The Chancellor was accused of delivering warm words but hot air on devolution after failing to announce powers being given to regions in his Autumn Statement.
George Osborne insisted his “door is open” to cities and towns which want to follow the example set by Manchester and claim greater powers and funding for themselves.
But there was disappointment that his speech contained no hint of any specific measures to devolve funding to Birmingham or the West Midlands.
Michael Steventon, Midlands regional chairman at KPMG, said: “City leaders across the country will be drowning their sorrows tonight after the Chancellor offered warm words but nothing of substance on devolution.
“It is deeply disappointing that the Government has failed to bring forward any proposals for fiscal devolution to England’s major city regions, including Birmingham, as many had hoped.
“Compared to other countries, the buying power in the hands of UK local government is almost pointlessly small.”
Delivering his Autumn Statement to the Commons, George Osborne repeatedly highlighted his plan to promote an economic powerhouse in the North, including the North East, North West, Yorkshire and Humberside.
There were six mentions of Manchester, following the announcement in November that the ten Greater Manchester councils are to receive a £1.2 billion package of investment after they agreed to create a directly-elected mayor.
The Chancellor announced a quarter of a billion pound investment in a new institute for advanced material science in Manchester, with branches in Leeds, Liverpool and Sheffield, and a major new theatre space in the city.
He turned his attention to Birmingham and the West Midlands only when he was later urged by Black Country MP Adrian Bailey (Lab West Bromwich East) to talk to council leaders in the region, “to ensure Birmingham and the Black Country become the powerhouse of the West Midlands”.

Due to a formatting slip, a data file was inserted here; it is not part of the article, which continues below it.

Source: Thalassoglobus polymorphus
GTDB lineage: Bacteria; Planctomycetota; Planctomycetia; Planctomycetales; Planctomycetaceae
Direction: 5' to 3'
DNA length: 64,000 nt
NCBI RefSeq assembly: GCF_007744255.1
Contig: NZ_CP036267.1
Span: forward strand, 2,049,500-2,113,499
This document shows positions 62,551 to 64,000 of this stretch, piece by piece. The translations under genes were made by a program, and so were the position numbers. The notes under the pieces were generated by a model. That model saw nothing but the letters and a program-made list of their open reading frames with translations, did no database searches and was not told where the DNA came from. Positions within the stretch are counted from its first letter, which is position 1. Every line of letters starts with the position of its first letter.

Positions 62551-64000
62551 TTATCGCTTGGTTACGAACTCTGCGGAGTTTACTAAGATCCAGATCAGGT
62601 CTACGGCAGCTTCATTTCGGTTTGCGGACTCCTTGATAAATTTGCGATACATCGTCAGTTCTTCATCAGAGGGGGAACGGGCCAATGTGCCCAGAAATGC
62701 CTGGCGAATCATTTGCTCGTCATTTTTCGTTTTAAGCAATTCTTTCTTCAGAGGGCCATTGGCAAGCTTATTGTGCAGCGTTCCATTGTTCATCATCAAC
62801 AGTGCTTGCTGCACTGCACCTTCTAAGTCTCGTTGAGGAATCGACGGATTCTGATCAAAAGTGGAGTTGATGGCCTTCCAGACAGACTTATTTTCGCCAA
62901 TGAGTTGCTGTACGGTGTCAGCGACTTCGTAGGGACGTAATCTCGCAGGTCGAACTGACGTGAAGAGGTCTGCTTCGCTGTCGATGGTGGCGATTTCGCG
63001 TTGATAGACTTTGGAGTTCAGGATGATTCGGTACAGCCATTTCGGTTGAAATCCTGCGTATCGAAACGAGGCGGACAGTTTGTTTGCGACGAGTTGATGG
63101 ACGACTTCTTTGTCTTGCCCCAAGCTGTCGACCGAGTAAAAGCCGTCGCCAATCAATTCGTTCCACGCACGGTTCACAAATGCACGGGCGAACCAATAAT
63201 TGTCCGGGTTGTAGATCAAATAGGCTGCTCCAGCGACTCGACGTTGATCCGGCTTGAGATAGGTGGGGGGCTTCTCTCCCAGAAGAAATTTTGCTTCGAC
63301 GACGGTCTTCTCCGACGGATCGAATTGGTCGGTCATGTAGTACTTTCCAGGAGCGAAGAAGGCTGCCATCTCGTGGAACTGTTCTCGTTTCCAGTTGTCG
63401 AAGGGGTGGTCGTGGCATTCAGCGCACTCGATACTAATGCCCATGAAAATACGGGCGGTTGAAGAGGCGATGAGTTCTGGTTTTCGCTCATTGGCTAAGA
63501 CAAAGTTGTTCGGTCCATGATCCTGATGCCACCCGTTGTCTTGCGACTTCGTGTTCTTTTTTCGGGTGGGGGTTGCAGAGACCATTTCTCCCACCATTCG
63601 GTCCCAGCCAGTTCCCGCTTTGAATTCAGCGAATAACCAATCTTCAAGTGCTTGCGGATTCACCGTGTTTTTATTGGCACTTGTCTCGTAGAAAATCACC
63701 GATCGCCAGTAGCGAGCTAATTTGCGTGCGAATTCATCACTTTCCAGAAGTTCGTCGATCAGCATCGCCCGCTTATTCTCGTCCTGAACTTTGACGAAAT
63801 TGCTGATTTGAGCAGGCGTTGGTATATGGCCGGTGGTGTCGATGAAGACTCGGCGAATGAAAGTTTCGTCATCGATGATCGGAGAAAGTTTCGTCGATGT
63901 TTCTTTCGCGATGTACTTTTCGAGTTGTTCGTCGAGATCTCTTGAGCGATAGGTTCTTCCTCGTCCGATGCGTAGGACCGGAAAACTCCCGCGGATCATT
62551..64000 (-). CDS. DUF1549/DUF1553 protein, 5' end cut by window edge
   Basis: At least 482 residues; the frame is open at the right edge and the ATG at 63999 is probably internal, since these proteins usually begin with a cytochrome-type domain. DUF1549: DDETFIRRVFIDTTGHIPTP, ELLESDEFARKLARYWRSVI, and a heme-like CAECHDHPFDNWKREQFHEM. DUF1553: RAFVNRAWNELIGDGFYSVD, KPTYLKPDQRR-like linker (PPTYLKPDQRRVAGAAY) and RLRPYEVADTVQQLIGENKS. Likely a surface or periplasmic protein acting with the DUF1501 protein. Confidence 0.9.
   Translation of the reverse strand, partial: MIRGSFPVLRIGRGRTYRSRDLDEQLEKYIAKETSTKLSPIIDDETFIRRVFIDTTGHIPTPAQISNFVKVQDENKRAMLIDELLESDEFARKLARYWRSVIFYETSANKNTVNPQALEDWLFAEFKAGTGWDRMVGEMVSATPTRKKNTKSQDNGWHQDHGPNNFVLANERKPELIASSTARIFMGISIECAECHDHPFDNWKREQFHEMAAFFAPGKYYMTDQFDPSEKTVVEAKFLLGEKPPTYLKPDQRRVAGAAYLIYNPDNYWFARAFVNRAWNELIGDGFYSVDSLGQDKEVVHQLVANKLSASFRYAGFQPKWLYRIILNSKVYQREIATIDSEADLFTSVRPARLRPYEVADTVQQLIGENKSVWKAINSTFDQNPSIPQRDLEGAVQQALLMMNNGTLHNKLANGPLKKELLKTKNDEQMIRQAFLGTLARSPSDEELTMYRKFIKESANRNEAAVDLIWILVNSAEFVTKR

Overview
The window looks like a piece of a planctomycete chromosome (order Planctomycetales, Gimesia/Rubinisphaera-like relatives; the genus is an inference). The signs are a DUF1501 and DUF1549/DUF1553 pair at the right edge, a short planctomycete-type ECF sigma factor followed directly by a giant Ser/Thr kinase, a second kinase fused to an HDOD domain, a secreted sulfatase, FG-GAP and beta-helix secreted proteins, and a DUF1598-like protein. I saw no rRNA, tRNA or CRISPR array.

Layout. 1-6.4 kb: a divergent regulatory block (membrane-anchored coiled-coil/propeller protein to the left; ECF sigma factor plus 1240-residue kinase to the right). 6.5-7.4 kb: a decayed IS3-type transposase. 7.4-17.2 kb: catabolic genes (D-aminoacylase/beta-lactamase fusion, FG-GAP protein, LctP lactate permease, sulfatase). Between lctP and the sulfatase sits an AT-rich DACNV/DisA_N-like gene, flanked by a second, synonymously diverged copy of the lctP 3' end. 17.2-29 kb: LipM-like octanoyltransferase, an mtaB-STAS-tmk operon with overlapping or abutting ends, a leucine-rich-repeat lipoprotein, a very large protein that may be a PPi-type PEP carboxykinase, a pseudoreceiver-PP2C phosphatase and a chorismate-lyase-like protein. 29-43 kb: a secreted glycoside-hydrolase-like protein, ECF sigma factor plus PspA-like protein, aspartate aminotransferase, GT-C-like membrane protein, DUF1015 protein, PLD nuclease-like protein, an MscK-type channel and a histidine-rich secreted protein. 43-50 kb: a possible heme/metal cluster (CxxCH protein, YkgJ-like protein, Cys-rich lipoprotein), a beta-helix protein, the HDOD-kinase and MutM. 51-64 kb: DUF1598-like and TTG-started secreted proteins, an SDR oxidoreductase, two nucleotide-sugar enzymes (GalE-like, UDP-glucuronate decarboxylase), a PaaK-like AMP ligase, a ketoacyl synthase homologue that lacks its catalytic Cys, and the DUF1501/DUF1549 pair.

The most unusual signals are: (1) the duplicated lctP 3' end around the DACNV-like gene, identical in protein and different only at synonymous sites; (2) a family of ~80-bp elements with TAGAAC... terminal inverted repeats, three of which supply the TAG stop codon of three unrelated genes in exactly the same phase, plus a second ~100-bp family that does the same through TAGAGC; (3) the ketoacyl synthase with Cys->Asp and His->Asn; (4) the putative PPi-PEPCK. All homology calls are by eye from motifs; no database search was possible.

Mr Osborne insisted: “I am absolutely ready to engage with authorities in Birmingham and the West Midlands on what more we can do... to invest in the West Midlands.”
Greater Birmingham Chambers of Commerce urged local council leaders to speed up their attempts to create a local combined authority, to enable them to put their case to the Chancellor.
Chamber president Greg Lowson said: “The Chancellor repeatedly mentioned the ‘Northern Powerhouse’ as a brand and commended the ten local authorities of Greater Manchester for the level of co-operation with each other over devolution.
“Here in the West Midlands, we have not yet joined the devolution party, and there is an increasingly urgent need for us to do so.
“Birmingham and Black Country have begun moves to join forces on this issue, but an invitation extended to other West Midlands councils, such as Coventry, has yet to be answered.”
He added: “We desperately need to put aside parochial politics and join forces to restore the ‘Midlands Powerhouse’, in order to put the case to Westminster to devolve to us the right to set our own taxes in this region, including business rates – the Chancellor made it clear that his door was open to other councils who want to follow Manchester’s example.”
Documents published alongside the Autumn Statement highlighted the importance Mr Osborne attaches to the creation of directly-elected mayors to run combined authorities.
It was stated: “Studies have shown that innovators and entrepreneurs are attracted to work in creative and cultural areas which offer a high quality of life. Strong civic leadership is instrumental in enabling this.
“In addition, research by the Organisation for Economic Co-operation and Development shows that cities around the world with fragmented governance structures have lower levels of productivity than those that do not.”